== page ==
When the winemaker judges that the Cava is ready to be consumed, the aging process ends and the next stage takes place: riddling. This ancient and artisanal technique consists of moving the dead yeast sediments towards the neck of the bottle. Every day, the person in charge moves each bottle, which is held in a pupitre (cage), an eighth of a turn, until it is in a vertical position, with the neck down. The objective is for the Cava to end up completely clear and bright, without losing the carbon dioxide gas inside the bottle - those precious bubbles.

Traditionally in the past riddling was done manually, but for some years now it has been a mechanised job, thanks to machines called gyropalettes, which reduce the time taken for this stage to just a few days.

Removido manual
Manual “riddling”, or turning of the bottles
Degüelle manual
Removing the cap manually, or “disgorgement

Disgorgement

Degüelle manual

the moment of truth

Disgorgement is the operation of uncorking the bottle to remove the sediment, and also the moment when the decision is made to finish the aging process. Like riddling, this process was carried out by hand for years, but new techniques have allowed the process to be improved without affecting the final quality of the product.

Usually the neck of the bottle is frozen, in a vertical upside-down position, so that the ice block formed catches the sediments accumulated above the crown cap.

Then the bottle is opened, either manually or mechanically. This causes the interior pressure to expel the ice formed, leaving the contents clean and shining.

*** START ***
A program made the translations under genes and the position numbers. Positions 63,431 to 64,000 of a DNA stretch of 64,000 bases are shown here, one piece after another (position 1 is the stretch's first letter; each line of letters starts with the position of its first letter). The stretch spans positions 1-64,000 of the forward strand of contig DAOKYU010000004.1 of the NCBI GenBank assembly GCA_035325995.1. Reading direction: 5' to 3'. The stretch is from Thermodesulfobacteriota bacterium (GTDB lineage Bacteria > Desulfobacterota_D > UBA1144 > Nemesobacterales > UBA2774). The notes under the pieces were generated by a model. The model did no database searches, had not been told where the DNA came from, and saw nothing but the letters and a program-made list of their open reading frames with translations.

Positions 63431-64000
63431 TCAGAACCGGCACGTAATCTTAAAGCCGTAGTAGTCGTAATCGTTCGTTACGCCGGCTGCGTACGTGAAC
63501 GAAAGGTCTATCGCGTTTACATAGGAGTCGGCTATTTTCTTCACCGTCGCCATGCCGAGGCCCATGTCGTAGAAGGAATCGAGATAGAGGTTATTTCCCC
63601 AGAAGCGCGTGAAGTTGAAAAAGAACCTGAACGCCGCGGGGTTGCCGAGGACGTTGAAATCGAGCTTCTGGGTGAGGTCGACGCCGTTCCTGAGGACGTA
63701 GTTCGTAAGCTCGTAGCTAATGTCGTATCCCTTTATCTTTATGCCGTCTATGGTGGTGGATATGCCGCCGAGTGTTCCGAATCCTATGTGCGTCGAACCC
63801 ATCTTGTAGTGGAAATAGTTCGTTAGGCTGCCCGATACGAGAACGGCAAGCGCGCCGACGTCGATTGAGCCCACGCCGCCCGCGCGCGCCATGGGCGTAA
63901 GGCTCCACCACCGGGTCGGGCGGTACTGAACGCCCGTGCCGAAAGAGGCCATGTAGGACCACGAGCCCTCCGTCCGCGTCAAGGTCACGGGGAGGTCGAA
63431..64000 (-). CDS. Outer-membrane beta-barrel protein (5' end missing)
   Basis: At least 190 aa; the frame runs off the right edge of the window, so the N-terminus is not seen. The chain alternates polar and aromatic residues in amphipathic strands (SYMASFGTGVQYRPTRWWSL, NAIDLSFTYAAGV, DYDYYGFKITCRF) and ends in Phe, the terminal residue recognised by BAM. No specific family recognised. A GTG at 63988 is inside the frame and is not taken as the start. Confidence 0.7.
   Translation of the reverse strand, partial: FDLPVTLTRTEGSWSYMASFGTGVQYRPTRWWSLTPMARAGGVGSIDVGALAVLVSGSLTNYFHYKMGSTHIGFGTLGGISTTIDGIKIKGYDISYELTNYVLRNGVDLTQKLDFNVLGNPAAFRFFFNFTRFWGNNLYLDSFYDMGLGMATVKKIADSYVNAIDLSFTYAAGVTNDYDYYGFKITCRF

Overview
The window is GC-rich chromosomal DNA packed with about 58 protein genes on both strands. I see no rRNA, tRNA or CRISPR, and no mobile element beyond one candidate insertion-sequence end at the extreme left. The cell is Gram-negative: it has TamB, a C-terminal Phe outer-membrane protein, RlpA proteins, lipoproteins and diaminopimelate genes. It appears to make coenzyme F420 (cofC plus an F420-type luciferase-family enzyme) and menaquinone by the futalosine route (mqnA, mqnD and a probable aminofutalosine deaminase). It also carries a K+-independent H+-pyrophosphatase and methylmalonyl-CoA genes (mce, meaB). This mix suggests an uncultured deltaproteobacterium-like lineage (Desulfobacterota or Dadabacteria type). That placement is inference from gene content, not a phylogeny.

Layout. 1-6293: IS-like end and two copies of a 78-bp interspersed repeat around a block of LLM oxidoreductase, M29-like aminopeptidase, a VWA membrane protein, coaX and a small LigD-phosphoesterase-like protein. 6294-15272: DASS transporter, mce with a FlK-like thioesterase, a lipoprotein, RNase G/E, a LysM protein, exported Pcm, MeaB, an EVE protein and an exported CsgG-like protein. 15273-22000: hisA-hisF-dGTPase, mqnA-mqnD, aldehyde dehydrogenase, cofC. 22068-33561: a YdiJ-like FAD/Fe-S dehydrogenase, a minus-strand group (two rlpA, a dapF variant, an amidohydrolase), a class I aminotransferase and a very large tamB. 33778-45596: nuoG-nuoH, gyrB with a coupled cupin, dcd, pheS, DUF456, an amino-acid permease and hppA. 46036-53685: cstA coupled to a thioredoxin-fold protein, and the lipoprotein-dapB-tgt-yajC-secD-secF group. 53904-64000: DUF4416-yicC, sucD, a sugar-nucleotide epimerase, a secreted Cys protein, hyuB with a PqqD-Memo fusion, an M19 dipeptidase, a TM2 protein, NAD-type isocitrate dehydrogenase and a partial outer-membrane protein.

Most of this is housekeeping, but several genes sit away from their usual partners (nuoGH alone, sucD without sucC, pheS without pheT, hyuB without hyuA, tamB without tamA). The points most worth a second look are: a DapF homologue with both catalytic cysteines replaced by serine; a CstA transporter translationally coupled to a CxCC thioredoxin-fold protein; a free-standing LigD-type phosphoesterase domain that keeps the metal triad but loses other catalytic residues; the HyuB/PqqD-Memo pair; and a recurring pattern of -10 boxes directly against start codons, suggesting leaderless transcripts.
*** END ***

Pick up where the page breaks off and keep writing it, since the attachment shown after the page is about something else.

Types of Cava

The dosage or licor de expedición

the final decision

Once the Cava has been disgorged, the liquid lost during the operation must be replaced. This is also a key moment for deciding what type of Cava it will be sold as. Once the second fermentation is complete, the wine has no sugar left, as it has been consumed by the yeast.

But sugar can be added by the winemaker, using the so-called licor de expedición (expedition liqueur). This mixture of wine and sugar will define, depending on the quantity used, the final type of Cava:

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0-3 G/L
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0-6 G/L
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Max.12 G/L
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12-17 G/L
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17-32 G/L
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32-50 G/L
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+50 G/L

Adding the cork, foil cap and label

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Once the licor de expedición has been added (if the winemaker decides to add it), and the small quantity of Cava expelled after disgorgement has been replenished, the next stage is to seal the bottle. The cork is inserted using pressurisation and, in order to avoid the interior pressure pushing it out, a wire cage is attached to the top of the bottle neck. When the correct label has been added, indicating the type of Cava contained in the bottle, it is ready to be consumed and enjoyed by whoever buys it.

Cheers!